UK Chancellor George Osborne will have a tough time helping the country meet its full year borrowing goals after the British government's debt jumped in the first half of this tax cycle.
According to the Office for National Statistics, borrowing rose by 10% in the last six months, compared with the same period last year, while borrowing for September increased by 15.3%.
Economists predicted a rise in borrowing for September at £10.5bn (€13.3bn, $17bn) however the ONS data revealed it reached £11.8bn for the last month.
Overall, for the first six months of the tax year, public sector net borrowing, excluding state-controlled banks, hit £58bn.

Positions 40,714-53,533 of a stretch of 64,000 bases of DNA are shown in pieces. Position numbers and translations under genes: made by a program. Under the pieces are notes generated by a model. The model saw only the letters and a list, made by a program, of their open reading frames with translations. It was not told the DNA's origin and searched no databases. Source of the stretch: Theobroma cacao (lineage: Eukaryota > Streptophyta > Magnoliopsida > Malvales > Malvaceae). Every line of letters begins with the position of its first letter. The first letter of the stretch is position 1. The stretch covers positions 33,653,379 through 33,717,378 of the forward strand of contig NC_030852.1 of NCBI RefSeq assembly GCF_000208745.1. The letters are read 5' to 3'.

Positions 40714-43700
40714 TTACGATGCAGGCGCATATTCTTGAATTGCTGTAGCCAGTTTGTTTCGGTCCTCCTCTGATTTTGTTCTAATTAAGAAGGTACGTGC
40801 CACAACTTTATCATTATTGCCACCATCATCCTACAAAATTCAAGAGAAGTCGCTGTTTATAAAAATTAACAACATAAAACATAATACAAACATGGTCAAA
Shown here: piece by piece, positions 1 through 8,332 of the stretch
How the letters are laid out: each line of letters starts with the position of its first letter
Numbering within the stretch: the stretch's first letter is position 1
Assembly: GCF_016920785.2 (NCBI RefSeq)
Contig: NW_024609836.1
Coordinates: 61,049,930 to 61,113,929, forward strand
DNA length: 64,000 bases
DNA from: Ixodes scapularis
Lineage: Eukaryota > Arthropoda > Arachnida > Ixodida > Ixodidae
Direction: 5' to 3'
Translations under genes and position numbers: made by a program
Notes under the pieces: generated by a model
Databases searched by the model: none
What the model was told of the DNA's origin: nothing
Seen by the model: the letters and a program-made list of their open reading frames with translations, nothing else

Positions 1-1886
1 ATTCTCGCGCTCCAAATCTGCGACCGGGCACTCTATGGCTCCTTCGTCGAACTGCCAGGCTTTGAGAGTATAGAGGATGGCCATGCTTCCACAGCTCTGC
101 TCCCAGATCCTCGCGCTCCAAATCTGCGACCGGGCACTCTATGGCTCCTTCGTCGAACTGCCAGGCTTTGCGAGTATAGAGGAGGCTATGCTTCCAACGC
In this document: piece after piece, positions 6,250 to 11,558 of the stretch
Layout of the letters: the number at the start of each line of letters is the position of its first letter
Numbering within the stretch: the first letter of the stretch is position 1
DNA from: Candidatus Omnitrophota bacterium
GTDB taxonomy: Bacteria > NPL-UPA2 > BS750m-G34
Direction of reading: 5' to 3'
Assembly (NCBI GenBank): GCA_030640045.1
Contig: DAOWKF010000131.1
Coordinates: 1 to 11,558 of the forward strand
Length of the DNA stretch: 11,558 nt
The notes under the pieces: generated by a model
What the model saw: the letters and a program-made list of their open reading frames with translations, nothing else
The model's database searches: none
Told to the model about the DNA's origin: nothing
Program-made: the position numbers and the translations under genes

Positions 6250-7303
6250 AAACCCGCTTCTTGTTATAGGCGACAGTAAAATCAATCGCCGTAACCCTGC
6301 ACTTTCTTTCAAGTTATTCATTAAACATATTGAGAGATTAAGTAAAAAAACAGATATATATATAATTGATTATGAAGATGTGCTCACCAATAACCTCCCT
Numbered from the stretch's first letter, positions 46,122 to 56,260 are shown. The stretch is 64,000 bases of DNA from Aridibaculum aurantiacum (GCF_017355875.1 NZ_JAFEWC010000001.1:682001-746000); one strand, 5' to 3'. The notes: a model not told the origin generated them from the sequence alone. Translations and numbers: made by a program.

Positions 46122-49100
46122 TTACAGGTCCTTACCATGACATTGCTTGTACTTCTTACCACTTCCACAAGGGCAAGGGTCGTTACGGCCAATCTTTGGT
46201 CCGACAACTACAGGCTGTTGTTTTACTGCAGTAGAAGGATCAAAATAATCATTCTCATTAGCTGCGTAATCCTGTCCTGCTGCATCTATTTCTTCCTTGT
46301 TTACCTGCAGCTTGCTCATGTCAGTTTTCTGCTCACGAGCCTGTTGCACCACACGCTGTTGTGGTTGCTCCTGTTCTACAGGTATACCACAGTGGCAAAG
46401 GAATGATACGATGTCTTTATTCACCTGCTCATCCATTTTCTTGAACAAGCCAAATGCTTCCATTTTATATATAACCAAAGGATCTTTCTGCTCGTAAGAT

Britain's opposition, the Labour party, predicts that the current government will break its promise in reducing public sector debt by the end of the tax year.
"These figures are a serious blow to George Osborne. Not only is he set to break his promise to balance the books by next year, but borrowing in the first half of this year is now 10% higher than the same period last year," said Chris Leslie MP, Labour's Shadow Chief Secretary to the Treasury.
"As the Office for Budget Responsibility (OBR) said last week, stagnating wages and too many people in low-paid jobs are leading to more borrowing.
"Labour will balance the books and get the national debt falling as soon as possible in the next Parliament, but we will do so in a fairer way."